Amidst all this innovation, two main obstacles were identified in the literature with respect to these new technologies. The first and most familiar is the challenge of compliance. No therapy can help an individual who does not adhere to it. Boot et al. explored participant preferences in a study comparing two different Nintendo DS game interventions. In this study, participants (mean age 74 y.o.) were randomized to play 60 hours of either an action game, Mario Kart DS, or a more intellectual game, Brain Age 2, which included the choice of several different games including sudoku. Ironically, participants rated the intellectual game more enjoyable and were more compliant with the prescription (56 hours on average were played of Brain Age 2 compared to 22 hours of the Mario Kart). They described Mario Kart as “mindless” and “utterly boring”. Paradoxically, however, according to the research,[8, 9] it is the action games that offer the most benefit with respect to executive function and reaction speeds. The second concern is the adverse events associated with the ergonomics of computers. Some of the reported side effects of desktop monitors, joysticks, and keyboard use included eye strain and arthritis, while use of head-mounted visual displays, typically used to create virtual realities, resulted in nausea, vomiting, dizziness, headaches, disorientation, and transient vestibular and psychomotor disturbances. Another potential complication familiar to all of us is the frustration of technological limitations in the forms of hardware and software malfunctions. Despite these challenges, a systematic review by Kueider et al. reports that participants do not need to be technologically savvy in order to enjoy all the benefits that these intervention have to offer with respect to cognitive health.
As the technological world continues to evolve, it may offer new tools and approaches that may aid in the maintenance of cognitive health and in the rehabilitation of various cognitive impairments. Individual needs and preferences will become crucial in the development of efficacious video games and virtual realities, which will not only need to stimulate the cognitive functioning but maintain interest and intrigue the participant, ideally while connecting them to a strong and supportive social network.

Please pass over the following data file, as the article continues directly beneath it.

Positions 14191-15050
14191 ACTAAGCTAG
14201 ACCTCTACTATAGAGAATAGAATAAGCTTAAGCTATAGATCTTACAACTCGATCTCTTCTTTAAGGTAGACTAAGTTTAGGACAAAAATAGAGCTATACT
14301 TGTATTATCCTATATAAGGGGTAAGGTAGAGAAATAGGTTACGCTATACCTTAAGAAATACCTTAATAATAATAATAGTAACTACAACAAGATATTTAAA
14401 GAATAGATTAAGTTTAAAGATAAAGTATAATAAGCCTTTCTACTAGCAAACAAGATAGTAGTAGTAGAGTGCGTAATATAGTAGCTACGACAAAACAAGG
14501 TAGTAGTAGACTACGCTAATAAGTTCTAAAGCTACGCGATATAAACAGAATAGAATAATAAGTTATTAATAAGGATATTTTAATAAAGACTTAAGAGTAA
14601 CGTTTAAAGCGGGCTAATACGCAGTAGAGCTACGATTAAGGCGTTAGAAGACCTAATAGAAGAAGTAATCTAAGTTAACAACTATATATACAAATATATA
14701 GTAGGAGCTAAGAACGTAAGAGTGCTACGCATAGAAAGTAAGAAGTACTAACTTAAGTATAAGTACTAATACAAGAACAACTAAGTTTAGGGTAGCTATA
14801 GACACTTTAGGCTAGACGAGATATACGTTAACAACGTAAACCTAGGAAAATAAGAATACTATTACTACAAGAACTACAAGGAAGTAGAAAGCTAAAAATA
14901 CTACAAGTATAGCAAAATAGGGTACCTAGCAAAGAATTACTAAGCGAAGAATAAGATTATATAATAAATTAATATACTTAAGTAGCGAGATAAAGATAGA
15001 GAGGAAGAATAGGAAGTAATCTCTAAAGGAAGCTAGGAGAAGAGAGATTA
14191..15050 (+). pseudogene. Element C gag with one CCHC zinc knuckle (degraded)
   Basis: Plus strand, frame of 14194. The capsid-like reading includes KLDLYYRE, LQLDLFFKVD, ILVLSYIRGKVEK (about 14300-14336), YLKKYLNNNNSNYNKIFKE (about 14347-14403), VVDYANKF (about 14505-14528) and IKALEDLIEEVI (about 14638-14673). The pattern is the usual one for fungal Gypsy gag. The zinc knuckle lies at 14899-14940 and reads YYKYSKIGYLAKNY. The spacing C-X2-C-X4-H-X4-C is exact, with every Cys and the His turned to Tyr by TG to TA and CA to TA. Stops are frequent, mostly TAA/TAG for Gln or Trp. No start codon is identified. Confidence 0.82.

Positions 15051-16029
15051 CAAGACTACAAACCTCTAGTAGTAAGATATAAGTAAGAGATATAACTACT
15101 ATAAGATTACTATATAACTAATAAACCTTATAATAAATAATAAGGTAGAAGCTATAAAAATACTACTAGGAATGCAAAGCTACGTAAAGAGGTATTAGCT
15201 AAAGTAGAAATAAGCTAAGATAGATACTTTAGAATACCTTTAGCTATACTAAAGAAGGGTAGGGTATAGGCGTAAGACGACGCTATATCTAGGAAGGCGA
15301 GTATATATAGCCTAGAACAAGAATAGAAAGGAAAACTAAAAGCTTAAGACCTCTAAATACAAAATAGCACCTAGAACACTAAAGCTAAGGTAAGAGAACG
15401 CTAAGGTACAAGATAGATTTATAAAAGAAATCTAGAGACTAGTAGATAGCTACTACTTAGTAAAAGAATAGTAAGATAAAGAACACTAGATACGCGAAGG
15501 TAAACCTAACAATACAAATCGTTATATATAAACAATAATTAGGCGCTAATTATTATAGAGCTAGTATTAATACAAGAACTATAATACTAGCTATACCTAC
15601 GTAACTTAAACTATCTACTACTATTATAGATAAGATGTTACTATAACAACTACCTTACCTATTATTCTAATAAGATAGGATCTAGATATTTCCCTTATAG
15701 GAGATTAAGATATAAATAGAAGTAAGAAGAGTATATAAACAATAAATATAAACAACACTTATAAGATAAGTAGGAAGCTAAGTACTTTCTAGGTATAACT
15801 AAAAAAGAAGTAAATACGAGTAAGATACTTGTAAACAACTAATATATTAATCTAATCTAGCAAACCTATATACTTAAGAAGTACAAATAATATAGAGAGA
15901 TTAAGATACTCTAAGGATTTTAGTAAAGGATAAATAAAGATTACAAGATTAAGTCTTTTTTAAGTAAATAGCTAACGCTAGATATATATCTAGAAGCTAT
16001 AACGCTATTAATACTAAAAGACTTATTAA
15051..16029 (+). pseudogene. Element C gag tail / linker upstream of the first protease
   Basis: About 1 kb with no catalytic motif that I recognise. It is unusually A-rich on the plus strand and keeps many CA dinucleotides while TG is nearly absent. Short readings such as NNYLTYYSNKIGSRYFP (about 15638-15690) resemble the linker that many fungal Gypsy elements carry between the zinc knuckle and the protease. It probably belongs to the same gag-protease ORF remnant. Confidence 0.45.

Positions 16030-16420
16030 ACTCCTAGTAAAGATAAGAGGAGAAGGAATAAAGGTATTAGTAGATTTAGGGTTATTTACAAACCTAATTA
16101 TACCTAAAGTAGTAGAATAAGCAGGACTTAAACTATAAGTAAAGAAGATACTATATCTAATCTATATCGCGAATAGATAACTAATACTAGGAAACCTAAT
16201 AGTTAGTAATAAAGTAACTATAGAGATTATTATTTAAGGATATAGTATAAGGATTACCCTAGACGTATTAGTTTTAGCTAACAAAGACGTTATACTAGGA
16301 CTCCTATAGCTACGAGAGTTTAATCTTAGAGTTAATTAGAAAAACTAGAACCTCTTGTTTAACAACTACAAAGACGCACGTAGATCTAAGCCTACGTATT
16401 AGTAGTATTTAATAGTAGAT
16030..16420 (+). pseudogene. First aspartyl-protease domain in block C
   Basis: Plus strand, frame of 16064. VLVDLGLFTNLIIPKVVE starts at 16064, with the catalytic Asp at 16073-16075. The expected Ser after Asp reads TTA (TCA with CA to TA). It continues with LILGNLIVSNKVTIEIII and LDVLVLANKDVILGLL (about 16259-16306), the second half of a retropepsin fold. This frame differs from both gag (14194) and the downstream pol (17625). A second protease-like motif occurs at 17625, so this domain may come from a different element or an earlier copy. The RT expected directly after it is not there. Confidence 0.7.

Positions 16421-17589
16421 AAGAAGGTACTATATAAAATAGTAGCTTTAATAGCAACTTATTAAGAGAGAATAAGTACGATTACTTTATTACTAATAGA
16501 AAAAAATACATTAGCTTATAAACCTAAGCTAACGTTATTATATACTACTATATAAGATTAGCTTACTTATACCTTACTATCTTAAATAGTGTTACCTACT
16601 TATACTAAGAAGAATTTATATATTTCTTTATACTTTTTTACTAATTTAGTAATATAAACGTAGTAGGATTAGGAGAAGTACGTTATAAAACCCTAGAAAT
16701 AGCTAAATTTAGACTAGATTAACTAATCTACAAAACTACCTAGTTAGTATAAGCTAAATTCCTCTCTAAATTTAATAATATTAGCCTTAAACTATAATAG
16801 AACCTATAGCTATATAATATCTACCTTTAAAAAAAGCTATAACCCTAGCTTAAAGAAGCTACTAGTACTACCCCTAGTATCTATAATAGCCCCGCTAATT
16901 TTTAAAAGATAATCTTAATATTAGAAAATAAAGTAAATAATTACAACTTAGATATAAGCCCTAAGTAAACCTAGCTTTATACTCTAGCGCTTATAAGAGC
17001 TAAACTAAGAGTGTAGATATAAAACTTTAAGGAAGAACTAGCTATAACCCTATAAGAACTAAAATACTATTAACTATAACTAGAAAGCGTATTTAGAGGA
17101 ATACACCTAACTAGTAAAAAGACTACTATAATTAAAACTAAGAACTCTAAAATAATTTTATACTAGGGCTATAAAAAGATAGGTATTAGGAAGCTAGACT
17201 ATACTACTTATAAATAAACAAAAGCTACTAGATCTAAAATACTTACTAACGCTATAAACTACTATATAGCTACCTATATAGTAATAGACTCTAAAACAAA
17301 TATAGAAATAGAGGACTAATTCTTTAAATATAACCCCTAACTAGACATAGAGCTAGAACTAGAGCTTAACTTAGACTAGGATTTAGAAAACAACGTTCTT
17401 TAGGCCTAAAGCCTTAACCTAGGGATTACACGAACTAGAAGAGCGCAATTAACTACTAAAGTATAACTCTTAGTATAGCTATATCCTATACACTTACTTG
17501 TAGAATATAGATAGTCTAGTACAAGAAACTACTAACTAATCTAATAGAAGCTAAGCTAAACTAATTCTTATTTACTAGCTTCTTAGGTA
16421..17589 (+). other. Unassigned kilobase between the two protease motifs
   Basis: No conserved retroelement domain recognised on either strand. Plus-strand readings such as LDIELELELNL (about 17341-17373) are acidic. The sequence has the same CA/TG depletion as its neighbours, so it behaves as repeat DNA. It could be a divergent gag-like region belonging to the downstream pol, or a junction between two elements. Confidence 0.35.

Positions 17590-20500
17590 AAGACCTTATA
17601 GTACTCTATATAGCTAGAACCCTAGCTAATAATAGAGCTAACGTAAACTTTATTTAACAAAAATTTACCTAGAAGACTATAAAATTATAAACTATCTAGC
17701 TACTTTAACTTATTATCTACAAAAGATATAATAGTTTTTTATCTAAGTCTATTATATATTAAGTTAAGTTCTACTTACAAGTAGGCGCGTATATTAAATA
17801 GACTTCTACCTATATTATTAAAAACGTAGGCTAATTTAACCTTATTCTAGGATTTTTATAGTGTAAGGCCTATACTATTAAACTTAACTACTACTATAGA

1. Mayeux, R. “Clinical practice. Early Alzheimer’s disease”. The New England Journal of Medicine Vol. 362, No. 23 (2010): 2194–2201.
2. Petersen, R.C. “Clinical practice. Mild cognitive impairment”. The New England Journal of Medicine Vol. 364, No. 23 (2011): 2227–2234.
3. Deary, I.J., et al. “Age-associated cognitive decline”. British Medical Bulletin Vol. 92 (2009): 135–152.
4. Park H.L., J.E. O’Connell, and R.G. Thomson. “A systematic review of cognitive decline in the general elderly population”. International Journal of Geriatric Psychiatry Vol. 18, No. 12 (2003): 1121–1134.
5. Almeida, O.P., et al. “Older men who use computers have lower risk of dementia”. PLoS One Vol. 7, No. 8 (2012): e44239.
6. Small G.W., et al. “Your brain on Google: patterns of cerebral activation during internet searching”. The American Journal of Geriatric Psychiatry Vol. 17, No. 2 (2009): 116–126.
7. Kueider, A.M., et al. “Computerized cognitive training with older adults: a systematic review”. PLoS One Vol. 7, No. 7 (2012): e40588.
8. Boot, WR., et al. “Video games as a means to reduce age-related cognitive decline: attitudes, compliance, and effectiveness”. Frontiers in Psychology Vol. 4 (2013): 31.
9. Oei, A.C. and M.D. Patterson. “Enhancing cognition with video games: a multiple game training study”. PLoS One Vol. 8, No. 3 (2013): e58546.
10. Optale, G., et al. “Controlling memory impairment in elderly adults using virtual reality memory training: a randomized controlled pilot study”. Neurorehabilitation and Neural Repair Vol. 24, No. 4 (2010): 348–357.
11. Hofmann, M., et al. “Interactive computer-training as a therapeutic tool in Alzheimer’s disease”. Comprehensive Psychiatry Vol. 44, No. 3 (2003): 213–219.
12. De Leo, G., E. Brivio, and S.W. Sautter. “Supporting autobiographical memory in patients with Alzheimer’s disease using smart phones”. Applied Neuropsychology Vol. 18, No. 1 (2011): 69–76.
13. Donnelly, M.P., et al. “Development of a cell phone-based video streaming system for persons with early stage Alzheimer’s disease”. Conference Proceedings: Annual International Conference of the IEEE Engineering in Medicine and Biology Society Vol. 2008 (2008): 5330–5333.
14. Cherniack, E.P. “Not just fun and games: applications of virtual reality in the identification and rehabilitation of cognitive disorders of the elderly”. Disability and Rehabilitation. Assistive Technology Vol. 6, No. 4 (2011): 283–289.